What I would not do is unnaturally force yourself to repeatedly pedal hard and break hard through sections that should probably be rowed and anti-rowed.

Watch XCO course intro videos where a pro rides a lap of the course and talks the viewers through it. Look for the places where they say it is good for passing or attacking. That is where you put the power down.

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You need to keep putting power down as much as possible. This means avoiding soft pedaling. I’ve found I do this most often on undulating sections of trail.

Example trail:
Section 1: Steeper section requiring an easier gear.
Section 2: less steep section or maybe downhill where i speed up, and “should” shift into a harder gear
Section 3: steeper section similar to #1, requiring an easier gear

I often find myself soft pedaling in section 2, because I look ahead on the trail and see section 3 coming up, so I don’t shift gears, and instead stay in the easier gear, and soft pedal or freewheel.

I’ve found I tend to PR rides/segments when I’m very diligent about shifting gears so I’m able to put power down in the Likes of section 2. This also helps smooth out my power output, and not spike too much in the likes of section 1 and 3.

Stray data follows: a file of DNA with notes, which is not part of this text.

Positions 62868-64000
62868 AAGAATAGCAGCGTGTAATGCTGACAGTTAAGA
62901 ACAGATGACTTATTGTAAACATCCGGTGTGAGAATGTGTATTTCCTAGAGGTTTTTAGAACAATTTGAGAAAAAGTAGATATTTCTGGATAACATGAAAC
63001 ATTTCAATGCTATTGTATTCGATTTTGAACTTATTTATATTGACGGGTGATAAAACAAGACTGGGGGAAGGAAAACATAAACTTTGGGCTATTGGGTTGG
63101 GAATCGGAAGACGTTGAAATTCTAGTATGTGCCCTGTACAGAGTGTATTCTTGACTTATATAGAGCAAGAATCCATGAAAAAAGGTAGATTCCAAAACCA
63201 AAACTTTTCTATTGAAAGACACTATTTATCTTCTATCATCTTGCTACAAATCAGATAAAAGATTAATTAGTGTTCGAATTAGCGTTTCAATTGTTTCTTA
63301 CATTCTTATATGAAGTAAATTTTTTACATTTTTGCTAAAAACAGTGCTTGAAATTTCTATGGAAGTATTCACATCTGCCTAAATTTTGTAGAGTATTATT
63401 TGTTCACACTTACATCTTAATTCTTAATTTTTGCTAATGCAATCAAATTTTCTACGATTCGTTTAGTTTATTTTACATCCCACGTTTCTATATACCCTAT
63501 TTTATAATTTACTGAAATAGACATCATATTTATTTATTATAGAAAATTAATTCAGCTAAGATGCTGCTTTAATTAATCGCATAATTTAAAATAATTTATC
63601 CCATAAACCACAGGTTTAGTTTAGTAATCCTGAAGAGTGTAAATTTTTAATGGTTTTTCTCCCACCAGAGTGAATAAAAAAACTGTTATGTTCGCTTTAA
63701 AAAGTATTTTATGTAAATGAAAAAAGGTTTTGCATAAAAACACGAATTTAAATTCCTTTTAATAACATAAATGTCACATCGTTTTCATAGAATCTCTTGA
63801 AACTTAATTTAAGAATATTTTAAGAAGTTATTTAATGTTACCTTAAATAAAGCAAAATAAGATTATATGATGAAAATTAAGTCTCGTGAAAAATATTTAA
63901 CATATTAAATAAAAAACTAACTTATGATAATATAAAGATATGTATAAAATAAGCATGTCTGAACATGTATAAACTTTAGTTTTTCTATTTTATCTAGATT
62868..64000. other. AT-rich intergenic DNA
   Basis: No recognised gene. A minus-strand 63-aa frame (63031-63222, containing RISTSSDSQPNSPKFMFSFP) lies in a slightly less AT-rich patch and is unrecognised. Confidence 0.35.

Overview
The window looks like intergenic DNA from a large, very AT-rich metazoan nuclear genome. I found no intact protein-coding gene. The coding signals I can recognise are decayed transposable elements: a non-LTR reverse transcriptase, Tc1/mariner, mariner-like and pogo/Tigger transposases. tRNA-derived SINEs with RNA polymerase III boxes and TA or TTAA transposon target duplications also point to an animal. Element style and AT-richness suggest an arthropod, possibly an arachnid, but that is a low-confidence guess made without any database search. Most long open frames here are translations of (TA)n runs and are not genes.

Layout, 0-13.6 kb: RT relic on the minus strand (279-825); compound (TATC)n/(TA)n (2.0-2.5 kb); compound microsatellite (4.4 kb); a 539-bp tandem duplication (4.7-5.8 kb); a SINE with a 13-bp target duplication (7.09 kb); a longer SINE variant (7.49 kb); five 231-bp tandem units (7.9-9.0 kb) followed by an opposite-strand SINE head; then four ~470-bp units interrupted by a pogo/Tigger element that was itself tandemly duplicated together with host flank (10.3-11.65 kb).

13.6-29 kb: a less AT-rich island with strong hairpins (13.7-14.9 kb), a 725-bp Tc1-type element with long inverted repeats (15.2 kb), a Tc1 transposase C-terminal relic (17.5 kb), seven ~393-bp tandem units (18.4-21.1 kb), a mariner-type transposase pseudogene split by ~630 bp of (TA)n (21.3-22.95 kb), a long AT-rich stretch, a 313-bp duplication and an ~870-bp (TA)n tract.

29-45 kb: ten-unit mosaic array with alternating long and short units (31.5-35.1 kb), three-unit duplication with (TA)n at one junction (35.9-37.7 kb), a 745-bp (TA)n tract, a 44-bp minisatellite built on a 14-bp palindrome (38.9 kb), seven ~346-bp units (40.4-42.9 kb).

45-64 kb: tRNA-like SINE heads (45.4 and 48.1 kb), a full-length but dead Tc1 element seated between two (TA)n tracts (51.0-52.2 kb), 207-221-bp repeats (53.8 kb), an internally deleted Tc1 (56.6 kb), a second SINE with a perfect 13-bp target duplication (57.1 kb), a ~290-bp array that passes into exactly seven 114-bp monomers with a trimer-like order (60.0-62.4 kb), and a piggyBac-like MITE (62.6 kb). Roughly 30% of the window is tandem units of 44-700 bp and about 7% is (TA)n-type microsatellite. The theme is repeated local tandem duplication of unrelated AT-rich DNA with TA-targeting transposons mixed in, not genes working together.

So in summary, shift gears more :gear::gear::gear:

OP, I know what you are referring to. The focus changes from putting out power to everything else involved with MTB riding/racing. This loss of focus is something I battle as well. I find that it happens at various times – when I don’t eat enough, or when I am really tired (not from the race, but everything in life up to the race), or sometimes it just happens. If I am on someone’s wheel or am chasing a particular rabbit I can see ahead, I am less likely to mentally drift. If I could invent an alarm that would buzz or ring or shock me electrically when my mind wanders, I would do so much better.

When I find the drift, I take a second to talk to myself. Not always nicely, but I remind myself out loud to “get back into the race.” then I start my mantra for a while. I’ll eat and/or drink as I get going again.

When you raced and did not think about power, what DID you think about? THAT is how you keep focused and going hard.

(My biggest issue last year was when the legs got tired, my brain would say ‘Hey! We still have to run after this!’ – i was not nice in my reply.)

It’s an absolute bugger getting your power down onto the trail sometimes. I have two approaches:
(1) Sprint up to speed out of every single corner, often seated, 6 second max efforts in training repeated over and over again, is there a TR workout that represents this? It’s not energy efficient but needs must sometimes.

Second approach is far more sensible and frankly more successful. Learn to be super smooth and efficient through the singletrack. Try and minimise power output. Save your energy for the climbs and smash them hard.

If the course doesn’t have enough sections to blow your doors off then see 1.

Thanks for all the responses. I appreciate the introspection.